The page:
The potential upside and cash flow possibilities of investment real estate make it a highly attractive option for retirement savers who have self-directed IRAs. Unfortunately, some investors may be somewhat reluctant to invest in real estate because of the higher level of attention that particular asset class demands.
Unlike equity and debt investments, investing in real estate involves a physical asset that the owner is responsible for maintaining, promoting and safeguarding. The most common solution to these issues is for real estate investors to retain the services of a property manager. Here are some options for finding the right manager for your self-directed IRA real estate portfolio.
Hire an Individual. If your real estate portfolio is relatively small, you might be able to hire someone you already know to manage the property. Sometimes a local handyman can be all the assistance you need to manage a single property. If you choose an individual manager, then be sure that person carries an appropriate type and amount of liability coverage.
Hire a Property Management Service. If you own multiple properties, or are looking for a higher level of service, then you should look to hire a professional property management service. As you might expect, the property management industry is fairly well developed. This means that for practically any area of the country you’ll be able to find a service that can manage your real estate holdings. Make sure to understand the services that are available, as well as the fees that you will be responsible for.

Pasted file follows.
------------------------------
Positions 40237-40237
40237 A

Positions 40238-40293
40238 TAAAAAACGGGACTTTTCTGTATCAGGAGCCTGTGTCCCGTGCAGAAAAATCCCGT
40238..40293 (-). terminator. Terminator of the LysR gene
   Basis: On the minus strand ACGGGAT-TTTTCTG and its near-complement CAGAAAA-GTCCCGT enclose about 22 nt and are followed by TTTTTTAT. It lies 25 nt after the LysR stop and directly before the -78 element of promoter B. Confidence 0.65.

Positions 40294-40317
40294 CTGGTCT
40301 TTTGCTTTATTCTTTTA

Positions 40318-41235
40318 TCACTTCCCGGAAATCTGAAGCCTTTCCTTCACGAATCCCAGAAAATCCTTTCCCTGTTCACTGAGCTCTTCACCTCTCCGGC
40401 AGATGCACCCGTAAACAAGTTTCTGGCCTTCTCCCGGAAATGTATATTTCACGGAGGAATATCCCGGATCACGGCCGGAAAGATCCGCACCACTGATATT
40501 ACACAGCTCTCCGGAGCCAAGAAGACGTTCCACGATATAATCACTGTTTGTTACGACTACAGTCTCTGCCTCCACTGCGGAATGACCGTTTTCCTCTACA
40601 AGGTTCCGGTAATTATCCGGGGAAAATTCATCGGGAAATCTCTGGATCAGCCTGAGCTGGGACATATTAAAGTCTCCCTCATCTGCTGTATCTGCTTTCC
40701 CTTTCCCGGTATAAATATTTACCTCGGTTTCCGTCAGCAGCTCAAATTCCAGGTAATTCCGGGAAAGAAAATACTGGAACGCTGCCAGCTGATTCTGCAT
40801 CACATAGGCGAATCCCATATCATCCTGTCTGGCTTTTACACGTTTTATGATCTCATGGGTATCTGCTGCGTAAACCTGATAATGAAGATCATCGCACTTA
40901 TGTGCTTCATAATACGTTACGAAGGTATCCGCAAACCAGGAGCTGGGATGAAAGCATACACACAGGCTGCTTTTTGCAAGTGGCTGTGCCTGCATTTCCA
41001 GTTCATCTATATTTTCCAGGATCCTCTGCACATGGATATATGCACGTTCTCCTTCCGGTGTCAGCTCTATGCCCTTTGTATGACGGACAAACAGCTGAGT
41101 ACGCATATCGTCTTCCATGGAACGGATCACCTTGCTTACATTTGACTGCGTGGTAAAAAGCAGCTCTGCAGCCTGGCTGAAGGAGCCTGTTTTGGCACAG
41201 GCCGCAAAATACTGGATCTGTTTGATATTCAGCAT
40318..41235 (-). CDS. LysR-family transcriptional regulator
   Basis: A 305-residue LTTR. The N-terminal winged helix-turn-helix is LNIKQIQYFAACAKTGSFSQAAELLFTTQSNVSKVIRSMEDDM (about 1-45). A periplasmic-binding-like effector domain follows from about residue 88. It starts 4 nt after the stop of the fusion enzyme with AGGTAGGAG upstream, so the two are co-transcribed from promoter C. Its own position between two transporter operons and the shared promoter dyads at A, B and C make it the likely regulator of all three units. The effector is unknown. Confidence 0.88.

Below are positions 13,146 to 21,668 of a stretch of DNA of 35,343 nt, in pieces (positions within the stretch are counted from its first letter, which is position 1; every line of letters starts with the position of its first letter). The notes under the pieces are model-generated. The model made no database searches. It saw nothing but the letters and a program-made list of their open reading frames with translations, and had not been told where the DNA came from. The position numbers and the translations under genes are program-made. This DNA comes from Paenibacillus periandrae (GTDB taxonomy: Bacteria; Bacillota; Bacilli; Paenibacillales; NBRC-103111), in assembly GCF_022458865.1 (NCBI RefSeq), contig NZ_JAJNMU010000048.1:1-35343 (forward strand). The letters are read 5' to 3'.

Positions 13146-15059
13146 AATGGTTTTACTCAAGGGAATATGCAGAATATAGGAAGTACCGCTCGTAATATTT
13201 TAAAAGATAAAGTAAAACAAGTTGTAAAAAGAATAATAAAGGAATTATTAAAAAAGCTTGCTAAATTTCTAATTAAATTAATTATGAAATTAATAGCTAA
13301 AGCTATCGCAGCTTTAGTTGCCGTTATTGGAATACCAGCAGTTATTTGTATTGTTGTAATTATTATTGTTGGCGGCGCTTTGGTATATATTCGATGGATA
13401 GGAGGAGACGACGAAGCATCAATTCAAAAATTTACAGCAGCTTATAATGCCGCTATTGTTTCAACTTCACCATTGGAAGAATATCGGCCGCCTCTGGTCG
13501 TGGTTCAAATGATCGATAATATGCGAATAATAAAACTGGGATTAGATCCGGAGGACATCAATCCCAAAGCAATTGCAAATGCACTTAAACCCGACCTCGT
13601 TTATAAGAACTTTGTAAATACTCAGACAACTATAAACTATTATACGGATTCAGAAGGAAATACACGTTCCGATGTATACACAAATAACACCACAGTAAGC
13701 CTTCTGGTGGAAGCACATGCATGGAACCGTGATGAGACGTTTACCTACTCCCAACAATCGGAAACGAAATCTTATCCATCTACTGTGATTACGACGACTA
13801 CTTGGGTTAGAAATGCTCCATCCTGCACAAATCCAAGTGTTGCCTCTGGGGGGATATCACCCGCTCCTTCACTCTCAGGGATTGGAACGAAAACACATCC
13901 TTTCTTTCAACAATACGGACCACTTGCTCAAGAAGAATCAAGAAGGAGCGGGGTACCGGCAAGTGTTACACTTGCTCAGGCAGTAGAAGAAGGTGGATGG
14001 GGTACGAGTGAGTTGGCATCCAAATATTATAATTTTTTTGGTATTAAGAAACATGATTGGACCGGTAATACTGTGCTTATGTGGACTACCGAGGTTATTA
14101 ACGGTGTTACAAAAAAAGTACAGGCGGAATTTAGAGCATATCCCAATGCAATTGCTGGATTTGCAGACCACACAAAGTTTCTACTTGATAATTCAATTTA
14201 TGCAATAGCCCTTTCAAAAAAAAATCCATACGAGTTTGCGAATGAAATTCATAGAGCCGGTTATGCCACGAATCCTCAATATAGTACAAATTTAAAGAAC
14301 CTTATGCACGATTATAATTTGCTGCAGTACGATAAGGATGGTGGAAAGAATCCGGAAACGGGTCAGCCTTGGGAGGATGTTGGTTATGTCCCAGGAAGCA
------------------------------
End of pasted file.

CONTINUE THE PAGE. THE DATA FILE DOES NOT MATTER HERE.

It’s worth noting that a professional property manager may also be able to provide you with valuable assistance if you ever find yourself in a situation where your tenant is not complying with the terms of their lease. A manager that has experience with eviction or similar proceedings can be invaluable.
Understand What You’re Looking For. Before you start trying to find a property manager for your real estate investments, you should evaluate the types of services you need. The first step is likely to be making a list of all the maintenance and upkeep obligations that you are responsible for as the property owner. For example, if your rental property is a condominium, or a single-family home that’s subject to homeowners association (HOA) rules, then you need to be confident that your property manager will be able to meet all of those obligations.
If you own a multi-family home or apartment building, there may be some local or state regulations that you also need to satisfy. If you’re not familiar with these duties, an experienced property manager can help you bridge the gap in your expertise.
Finally, there’s one last option to consider – managing your real estate investments yourself. You won’t be able to pay yourself any compensation from your self-directed IRA (whereas fees can be paid to a third party property manager), but you might find that you have fewer worries about your investments knowing exactly what’s happening with them.
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